WARSAW (Reuters) - Poland will require Uber to use licensed taxi drivers from next year, under a plan approved by the cabinet on Tuesday aimed at creating fair competition.
Polish taxi drivers have staged protests demanding equal rules for themselves and drivers of app-based car firms such as Uber, mytaxi and itaxi, which have become hugely popular in Polish cities but licensed taxi drivers complain they are driving down taxi fares.
They plan to hold another demonstration in Warsaw next week.
The new law to impose stricter rules on such app-based transport companies, if passed by parliament, will come into effect at the start of next year.
Uber has faced opposition to its low-cost service in other countries around the world, including in Poland’s neighbor Czech Republic which also plans to require Uber drivers to be licensed.
In Poland, there had been speculation that Uber and other app-based taxi firms would come under greater scrutiny.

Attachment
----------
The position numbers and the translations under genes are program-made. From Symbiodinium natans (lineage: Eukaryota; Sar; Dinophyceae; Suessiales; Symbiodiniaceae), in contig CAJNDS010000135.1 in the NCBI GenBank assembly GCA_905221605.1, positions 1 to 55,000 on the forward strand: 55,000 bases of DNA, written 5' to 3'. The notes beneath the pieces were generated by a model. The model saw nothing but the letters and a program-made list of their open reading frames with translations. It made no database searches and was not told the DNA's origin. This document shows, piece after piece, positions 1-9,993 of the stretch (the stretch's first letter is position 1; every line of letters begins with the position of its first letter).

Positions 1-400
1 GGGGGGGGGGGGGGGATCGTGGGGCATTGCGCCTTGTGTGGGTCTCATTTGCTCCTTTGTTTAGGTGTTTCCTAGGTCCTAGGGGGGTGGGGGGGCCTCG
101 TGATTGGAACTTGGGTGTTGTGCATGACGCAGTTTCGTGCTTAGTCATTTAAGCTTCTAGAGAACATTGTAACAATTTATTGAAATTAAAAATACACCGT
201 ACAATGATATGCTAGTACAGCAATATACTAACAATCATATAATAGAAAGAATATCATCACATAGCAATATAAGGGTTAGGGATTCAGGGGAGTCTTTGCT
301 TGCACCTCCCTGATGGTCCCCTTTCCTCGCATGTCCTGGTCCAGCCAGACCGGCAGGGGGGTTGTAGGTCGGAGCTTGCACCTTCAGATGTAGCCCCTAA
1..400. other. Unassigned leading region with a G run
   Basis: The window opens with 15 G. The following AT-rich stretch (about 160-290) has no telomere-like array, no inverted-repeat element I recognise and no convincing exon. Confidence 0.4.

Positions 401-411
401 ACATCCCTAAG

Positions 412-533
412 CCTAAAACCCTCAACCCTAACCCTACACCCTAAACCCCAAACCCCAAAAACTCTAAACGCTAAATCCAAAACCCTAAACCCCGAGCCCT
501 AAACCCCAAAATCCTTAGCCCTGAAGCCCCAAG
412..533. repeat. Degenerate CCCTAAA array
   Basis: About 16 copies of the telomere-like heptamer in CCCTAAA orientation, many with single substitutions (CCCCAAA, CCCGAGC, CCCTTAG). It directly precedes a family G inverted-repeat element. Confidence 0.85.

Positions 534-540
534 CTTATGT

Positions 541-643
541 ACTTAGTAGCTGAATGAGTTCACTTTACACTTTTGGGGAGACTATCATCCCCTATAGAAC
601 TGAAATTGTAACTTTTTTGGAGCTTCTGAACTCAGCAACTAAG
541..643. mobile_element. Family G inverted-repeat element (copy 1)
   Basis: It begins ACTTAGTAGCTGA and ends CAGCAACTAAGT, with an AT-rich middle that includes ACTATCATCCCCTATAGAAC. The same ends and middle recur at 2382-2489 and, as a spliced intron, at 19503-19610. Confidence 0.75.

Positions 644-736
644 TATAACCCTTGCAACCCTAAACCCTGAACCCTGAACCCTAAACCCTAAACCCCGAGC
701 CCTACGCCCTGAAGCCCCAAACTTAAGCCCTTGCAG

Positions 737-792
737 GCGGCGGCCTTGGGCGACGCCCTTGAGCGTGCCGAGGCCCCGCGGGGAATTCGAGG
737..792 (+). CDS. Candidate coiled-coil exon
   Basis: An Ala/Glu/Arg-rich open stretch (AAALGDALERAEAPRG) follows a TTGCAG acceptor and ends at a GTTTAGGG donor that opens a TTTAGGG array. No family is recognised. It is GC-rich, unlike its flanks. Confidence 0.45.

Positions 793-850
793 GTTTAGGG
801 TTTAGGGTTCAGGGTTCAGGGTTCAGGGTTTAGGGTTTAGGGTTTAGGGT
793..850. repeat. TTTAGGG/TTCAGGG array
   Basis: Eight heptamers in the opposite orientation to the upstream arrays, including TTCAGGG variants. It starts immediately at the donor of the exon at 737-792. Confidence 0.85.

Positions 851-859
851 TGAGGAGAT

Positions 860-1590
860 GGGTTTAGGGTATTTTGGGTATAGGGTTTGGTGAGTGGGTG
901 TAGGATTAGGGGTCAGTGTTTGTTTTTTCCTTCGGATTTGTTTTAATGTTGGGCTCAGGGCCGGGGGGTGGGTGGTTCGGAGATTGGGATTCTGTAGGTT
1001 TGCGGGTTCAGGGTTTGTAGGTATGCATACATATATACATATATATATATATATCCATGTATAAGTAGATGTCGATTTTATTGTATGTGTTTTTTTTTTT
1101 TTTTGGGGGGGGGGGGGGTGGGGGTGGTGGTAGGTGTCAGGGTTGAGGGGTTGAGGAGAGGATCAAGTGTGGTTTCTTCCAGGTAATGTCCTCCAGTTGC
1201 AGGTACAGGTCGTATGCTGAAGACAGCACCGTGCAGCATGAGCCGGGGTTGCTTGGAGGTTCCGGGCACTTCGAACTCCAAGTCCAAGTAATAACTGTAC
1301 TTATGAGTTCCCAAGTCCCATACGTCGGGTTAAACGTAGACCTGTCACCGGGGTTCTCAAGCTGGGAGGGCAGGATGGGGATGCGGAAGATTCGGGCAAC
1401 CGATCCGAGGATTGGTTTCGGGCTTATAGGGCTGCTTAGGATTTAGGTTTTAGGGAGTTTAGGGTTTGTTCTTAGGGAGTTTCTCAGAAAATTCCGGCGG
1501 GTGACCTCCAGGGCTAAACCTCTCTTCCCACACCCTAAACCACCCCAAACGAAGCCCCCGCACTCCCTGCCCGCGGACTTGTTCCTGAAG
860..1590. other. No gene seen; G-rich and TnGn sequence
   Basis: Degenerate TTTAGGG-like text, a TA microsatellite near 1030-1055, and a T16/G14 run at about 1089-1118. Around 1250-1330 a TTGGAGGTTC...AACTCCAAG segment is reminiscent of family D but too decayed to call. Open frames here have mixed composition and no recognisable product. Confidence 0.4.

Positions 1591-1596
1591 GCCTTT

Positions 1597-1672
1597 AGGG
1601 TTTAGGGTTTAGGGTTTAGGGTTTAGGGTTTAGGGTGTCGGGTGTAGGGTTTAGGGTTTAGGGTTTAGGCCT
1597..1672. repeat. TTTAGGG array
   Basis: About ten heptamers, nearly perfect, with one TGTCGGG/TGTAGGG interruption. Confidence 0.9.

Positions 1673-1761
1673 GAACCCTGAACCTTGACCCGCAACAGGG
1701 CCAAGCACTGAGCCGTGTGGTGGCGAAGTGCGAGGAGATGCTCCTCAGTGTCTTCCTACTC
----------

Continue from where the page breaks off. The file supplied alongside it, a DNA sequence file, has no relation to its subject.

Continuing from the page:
Daily newspaper Rzeczpospolita reported in January, citing Uber’s regional chief and Polish ministers, that Uber will invest 37 million zloty ($9.7 million) in its R&D center near Krakow this year, creating an additional 250 jobs. The newspaper speculated that Uber was hoping the job creation would be welcomed by the government and discourage it from tightening regulations against the company.
Uber did not respond to an emailed request for comment on Tuesday.
Reporting by Marcin Goclowski; Editing by Susan Fenton